Life Under Quarantine

It all started early in the new decade, when I was about to wrap up a JV with a Chinese company, but all of a sudden, they were locked down. At that point, I never thought that I too would ever face a similar situation. I prayed for their safety and obliviously took a flight to Bangalore for my long due Sanyam Program. During that program, our Guru conducted a Maha Yagya and I attended it without knowing the bigger context behind the event. I had absolutely no idea that in 6 weeks, actual Sanyam (restraint) would be required in life.

Life went back to normal after I came back— meetings, calls, flights, and always running short on time. When March rolled around, all of us were busy preparing to end the financial year and look at the results at my work place, with discussions centered around targets for the upcoming year and appraisals. And at my NGO school, the results from this year were being analyzed and the academic plans for the next year were being finalized. At this point, no one could have ever imagined that life will take a 180 degree turn in just two weeks.

When the virus started entering our borders, the entire public, myself included, went straight into denial mode. However, with every passing day as the situation developed, we all saw the inevitable end approaching. At a business level, we started exploring the idea of working from home and started setting up the infrastructure required for that. Then, in a matter of a couple of days, the numbers took the back seat and sanitizers became the priority. The ever-separating walls of ego— the cabin doors— were kept open in the entire office, and coughing in public spaces was met with horror. Meetings started without handshakes and the buzzword ‘Social Distancing’ was heard everywhere. On a personal level, long calls, arguments & counter arguments started with my children in the US— forcing them to come back. One of them came home within a few days, but there were no hugs at the airport, he was kept restricted to his room and the local police was intimated of his arrival. Within the apartments, coming from abroad wasn’t welcomed, and all of a sudden you could notice friends maintaining a ‘social distance’.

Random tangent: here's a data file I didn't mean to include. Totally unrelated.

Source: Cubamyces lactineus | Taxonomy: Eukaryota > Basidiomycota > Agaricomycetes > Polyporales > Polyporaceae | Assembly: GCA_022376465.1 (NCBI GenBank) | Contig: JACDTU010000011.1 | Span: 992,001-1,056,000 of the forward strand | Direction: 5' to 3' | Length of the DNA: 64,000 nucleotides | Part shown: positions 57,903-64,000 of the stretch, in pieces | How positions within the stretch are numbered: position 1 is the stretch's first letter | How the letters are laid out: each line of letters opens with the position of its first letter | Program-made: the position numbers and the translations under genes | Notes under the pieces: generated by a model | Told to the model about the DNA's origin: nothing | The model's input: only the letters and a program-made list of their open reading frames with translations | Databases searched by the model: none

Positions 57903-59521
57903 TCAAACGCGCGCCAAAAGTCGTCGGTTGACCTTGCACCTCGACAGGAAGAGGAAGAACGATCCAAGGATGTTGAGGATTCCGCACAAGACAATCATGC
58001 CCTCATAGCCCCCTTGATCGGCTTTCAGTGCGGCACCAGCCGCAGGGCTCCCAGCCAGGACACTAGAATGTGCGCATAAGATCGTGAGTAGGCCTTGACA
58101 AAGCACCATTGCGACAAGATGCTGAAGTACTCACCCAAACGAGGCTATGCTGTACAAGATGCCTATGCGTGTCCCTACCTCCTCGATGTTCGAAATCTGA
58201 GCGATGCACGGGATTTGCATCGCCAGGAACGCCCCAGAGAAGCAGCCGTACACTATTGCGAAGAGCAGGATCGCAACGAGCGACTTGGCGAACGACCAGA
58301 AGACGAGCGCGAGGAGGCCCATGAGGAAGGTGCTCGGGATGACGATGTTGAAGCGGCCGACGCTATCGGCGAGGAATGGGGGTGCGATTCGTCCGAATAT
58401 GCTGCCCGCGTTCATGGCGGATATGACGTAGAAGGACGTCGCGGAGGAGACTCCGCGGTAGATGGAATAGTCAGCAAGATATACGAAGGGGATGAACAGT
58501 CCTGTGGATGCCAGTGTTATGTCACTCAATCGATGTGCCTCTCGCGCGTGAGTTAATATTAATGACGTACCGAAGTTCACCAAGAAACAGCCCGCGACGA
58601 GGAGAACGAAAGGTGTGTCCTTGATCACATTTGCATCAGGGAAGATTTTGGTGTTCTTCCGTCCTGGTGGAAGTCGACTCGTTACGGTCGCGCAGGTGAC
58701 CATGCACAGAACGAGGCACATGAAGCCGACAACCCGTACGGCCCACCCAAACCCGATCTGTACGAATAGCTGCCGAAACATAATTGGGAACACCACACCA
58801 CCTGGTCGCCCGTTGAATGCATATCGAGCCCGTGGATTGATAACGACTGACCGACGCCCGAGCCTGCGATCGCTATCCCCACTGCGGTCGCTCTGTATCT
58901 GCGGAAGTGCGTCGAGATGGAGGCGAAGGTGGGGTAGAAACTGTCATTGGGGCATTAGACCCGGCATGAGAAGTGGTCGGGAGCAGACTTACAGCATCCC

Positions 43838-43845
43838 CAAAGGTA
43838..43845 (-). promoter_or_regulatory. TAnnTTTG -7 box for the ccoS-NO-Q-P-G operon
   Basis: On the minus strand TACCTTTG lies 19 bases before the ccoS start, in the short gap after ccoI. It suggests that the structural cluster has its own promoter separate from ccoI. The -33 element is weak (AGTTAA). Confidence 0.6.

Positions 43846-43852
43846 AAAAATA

Shortly, the Janata curfew was announced. All of a sudden, the gym was shuttered and my favorite coffee joint closed. We still kept denying the gravity of the pandemic, thinking it was just one day, without knowing that it was merely a trailer for a blockbuster to come. Once the lockdown was imposed, lines at the local grocery stores started increasing, and feelings of anxiety and uncertainty were clouding us all. The first few days of working from home posed a unique experience and multiple challenges, stimulating creative thinking to figure out logistics for the business and the school (with a daily siesta nap after lunch, of course). This acclimation period soon came to an end, and I got used to conference calls, talking to people at a distance, wearing masks, maintaining extra cautious personal hygiene, and becoming a policeman to my old parents. All my morning walks were stalled and socialization became digital.